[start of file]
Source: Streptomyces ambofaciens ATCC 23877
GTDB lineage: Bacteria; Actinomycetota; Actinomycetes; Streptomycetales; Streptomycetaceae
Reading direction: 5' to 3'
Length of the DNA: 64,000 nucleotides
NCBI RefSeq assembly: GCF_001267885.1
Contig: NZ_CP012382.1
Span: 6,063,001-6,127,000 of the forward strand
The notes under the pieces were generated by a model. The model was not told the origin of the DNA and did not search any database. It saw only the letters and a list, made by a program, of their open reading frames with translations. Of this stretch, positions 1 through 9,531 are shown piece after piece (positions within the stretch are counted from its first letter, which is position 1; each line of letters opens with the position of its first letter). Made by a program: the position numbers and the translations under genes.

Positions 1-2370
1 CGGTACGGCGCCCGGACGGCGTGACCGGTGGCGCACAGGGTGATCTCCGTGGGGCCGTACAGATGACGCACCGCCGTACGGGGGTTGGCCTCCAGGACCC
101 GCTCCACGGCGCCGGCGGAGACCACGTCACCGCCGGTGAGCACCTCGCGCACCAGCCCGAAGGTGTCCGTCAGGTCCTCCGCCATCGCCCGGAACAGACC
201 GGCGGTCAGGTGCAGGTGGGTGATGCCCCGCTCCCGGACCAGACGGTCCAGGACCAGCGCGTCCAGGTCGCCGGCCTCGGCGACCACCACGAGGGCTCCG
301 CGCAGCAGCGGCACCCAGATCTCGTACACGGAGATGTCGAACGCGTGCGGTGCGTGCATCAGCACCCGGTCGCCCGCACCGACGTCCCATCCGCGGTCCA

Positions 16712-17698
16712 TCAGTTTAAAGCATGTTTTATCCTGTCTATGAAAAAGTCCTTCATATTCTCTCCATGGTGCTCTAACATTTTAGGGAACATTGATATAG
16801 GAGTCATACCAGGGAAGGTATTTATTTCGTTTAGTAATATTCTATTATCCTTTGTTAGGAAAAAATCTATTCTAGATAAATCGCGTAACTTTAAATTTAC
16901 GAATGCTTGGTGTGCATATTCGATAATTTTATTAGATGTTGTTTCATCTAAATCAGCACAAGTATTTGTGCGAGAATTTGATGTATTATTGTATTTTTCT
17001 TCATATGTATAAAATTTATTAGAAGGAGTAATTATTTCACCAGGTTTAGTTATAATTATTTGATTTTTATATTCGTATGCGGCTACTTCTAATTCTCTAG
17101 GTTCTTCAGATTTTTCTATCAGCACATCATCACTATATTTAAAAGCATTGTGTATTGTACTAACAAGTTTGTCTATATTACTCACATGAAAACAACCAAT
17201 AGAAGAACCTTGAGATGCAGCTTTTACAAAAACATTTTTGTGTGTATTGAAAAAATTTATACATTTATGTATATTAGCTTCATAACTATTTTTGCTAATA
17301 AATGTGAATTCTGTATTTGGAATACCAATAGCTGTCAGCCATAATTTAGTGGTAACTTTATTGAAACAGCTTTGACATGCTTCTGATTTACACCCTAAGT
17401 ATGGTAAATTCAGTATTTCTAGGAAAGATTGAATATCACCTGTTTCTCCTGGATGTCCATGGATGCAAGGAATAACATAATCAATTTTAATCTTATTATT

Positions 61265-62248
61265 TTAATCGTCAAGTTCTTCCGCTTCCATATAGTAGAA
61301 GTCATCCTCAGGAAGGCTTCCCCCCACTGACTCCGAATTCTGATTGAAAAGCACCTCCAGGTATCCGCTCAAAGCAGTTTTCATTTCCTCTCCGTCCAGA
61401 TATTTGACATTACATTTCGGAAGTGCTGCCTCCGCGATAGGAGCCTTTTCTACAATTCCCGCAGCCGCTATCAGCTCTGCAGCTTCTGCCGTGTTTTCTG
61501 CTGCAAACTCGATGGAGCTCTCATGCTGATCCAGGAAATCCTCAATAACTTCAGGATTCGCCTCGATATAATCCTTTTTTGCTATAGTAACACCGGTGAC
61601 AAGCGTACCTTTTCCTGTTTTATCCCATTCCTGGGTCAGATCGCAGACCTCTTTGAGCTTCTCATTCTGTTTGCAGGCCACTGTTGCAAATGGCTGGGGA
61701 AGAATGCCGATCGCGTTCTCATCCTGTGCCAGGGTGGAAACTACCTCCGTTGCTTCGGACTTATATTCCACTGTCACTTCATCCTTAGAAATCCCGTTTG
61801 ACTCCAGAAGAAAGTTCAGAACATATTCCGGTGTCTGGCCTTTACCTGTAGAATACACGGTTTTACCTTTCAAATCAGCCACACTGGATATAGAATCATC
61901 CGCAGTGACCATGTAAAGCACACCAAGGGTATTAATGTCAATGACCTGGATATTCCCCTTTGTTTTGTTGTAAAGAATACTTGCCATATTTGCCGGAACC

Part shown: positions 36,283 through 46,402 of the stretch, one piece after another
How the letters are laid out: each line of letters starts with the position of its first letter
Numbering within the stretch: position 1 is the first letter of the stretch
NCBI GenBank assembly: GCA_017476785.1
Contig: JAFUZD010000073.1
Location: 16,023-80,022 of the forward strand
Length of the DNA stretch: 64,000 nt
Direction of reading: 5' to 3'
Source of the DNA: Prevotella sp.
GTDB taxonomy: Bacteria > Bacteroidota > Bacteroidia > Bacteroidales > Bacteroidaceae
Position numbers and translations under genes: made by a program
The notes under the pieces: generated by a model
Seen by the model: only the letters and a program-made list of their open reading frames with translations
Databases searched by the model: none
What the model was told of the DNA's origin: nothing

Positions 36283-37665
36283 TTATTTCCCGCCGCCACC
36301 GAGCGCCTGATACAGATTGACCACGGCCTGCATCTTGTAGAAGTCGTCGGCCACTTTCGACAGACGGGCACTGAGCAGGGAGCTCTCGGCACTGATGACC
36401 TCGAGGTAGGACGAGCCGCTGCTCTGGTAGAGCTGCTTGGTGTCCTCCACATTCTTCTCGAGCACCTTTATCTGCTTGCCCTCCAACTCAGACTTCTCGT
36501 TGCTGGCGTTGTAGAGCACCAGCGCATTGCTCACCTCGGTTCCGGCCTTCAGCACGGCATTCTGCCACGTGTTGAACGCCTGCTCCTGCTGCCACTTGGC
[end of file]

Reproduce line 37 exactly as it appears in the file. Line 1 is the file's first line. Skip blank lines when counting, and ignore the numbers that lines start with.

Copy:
Location: 16,023-80,022 of the forward strand